The relationship between leisure-time physical activity and health parameters in executive employees of selected African countries
Monyeki, Makama Andries
Strydom, Gert Lukas
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Leisure-time physical inactivity is a global public health concern affecting all people in different walks of life, including employees. This inactivity is associated with chronic diseases of lifestyle as well as low work capacity. The purpose of this study were twofold: to determine leisure-time physical activity- (LTPA), coronary risk-, health- and lifestyle profiles of some executive employees in selected African countries; and to determine the relationship between leisure-time physical activity and health related parameters in executive employees of selected African countries. A cross-sectional study design was used on a group of 156 (mean age 41.22±10.17 years) available executive employees. Participants were grouped according to age (<35 years; 36-46 years and > 46 years). Standardised questionnaires were used to collect data. Out of the156 participants in the study, 42.9% occupied top level management and 57.1% middle level management posts. When data were analysed according to age groups, 31% and 68.6% in the less than 35 years age group were in the top and the middle levels management respectively. In the age group 36 to 46 years of age 47% occupied the top level management posts and 52.8% occupied the middle level management positions. With regard to LTPA, top level managers (71.6%) scored low LTPA compared to middle level managers (62.9%). Top level managers scored higher percentages (14.9%) for developing the risk of coronary heart diseases. The results show a negative relationship between physical activity and selected health parameters, with significant negative relationships between low LTPA and daily habitual index (r= -0.52; p=0.01), and moderate LTPA and daily habitual index (r= -0.71; p<0.001) for middle level managers. It can be concluded that both top and middle level managers exhibited low LTPA and high risk for developing coronary heart disease. It was apparent that the managers in with low LTPA are prone to bad stages of life style, health status and coronary risk- indexes compared to the ones with moderate and high LTPA. Additionally, low and moderate LTPA inversely affected selected health parameters of executive employees. No significant association was found for high LTPA with selected health parameters. The study therefore recommends a strategic intervention programme geared towards improving the present state of affairs among the managers in the corporate environment.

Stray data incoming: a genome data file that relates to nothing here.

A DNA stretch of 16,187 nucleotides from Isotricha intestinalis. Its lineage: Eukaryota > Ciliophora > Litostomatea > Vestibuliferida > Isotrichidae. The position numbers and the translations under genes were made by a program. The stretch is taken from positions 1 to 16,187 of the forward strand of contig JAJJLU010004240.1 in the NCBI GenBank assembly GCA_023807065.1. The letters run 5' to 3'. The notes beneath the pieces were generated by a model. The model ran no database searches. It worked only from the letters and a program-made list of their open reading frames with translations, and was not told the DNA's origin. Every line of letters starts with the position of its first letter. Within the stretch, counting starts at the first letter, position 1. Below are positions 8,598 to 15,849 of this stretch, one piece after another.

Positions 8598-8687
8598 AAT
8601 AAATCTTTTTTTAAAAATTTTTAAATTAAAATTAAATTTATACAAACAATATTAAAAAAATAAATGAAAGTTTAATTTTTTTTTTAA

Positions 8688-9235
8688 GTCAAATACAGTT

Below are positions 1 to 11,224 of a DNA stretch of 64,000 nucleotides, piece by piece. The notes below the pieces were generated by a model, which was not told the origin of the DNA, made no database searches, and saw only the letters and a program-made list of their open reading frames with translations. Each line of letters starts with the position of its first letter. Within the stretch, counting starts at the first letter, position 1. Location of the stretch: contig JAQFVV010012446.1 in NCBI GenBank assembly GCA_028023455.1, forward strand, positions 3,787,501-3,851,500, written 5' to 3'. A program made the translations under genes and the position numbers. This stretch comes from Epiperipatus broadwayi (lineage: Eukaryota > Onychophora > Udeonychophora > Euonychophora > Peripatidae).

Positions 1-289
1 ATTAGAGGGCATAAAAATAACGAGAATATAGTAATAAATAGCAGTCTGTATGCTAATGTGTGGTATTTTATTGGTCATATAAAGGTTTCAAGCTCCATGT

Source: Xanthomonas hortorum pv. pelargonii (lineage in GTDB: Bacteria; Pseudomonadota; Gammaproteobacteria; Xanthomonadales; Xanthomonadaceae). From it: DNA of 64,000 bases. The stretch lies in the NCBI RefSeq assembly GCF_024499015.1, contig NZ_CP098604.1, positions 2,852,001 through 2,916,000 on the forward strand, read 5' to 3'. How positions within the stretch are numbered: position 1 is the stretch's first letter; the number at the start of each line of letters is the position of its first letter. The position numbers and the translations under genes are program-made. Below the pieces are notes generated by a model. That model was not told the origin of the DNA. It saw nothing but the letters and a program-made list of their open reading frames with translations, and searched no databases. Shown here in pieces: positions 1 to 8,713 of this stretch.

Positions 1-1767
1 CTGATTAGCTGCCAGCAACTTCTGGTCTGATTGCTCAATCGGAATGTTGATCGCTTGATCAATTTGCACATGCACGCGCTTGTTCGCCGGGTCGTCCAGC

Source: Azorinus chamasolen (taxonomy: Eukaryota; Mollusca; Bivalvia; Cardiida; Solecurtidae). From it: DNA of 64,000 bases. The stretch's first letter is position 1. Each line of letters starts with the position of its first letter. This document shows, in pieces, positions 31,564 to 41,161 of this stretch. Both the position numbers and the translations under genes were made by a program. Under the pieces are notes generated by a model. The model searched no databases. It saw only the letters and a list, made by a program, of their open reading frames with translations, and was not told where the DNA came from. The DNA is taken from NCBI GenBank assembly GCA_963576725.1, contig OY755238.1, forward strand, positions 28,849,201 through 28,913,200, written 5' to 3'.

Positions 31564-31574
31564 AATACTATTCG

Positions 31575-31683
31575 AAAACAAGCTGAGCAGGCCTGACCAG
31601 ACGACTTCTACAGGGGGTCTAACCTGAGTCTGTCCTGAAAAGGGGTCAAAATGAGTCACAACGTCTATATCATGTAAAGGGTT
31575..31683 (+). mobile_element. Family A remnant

- Faculty of Health Sciences